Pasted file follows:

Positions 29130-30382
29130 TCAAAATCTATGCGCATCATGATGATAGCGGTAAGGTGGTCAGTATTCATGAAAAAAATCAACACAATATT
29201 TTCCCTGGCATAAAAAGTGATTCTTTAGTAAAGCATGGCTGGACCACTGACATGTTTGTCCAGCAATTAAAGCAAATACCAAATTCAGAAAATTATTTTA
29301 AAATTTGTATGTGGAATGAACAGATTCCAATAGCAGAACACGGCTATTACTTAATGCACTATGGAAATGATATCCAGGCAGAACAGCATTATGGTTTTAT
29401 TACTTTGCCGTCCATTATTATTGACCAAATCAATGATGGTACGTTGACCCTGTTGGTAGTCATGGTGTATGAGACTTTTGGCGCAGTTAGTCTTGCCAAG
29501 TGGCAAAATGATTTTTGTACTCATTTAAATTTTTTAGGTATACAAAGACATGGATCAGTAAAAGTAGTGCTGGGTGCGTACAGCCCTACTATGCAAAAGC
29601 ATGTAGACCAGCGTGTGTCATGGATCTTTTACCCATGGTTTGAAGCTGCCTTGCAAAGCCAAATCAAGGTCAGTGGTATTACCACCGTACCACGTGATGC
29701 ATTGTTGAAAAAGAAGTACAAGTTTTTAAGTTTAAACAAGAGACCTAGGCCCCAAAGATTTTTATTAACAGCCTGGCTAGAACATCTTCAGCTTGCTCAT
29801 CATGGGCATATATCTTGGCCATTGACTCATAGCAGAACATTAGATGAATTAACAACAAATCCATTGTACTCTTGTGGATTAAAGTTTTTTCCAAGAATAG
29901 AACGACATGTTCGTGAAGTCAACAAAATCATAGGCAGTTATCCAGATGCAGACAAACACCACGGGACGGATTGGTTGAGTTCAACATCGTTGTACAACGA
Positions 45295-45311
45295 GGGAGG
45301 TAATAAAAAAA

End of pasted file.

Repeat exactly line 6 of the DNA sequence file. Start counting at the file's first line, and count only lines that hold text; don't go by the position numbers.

29501 TGGCAAAATGATTTTTGTACTCATTTAAATTTTTTAGGTATACAAAGACATGGATCAGTAAAAGTAGTGCTGGGTGCGTACAGCCCTACTATGCAAAAGC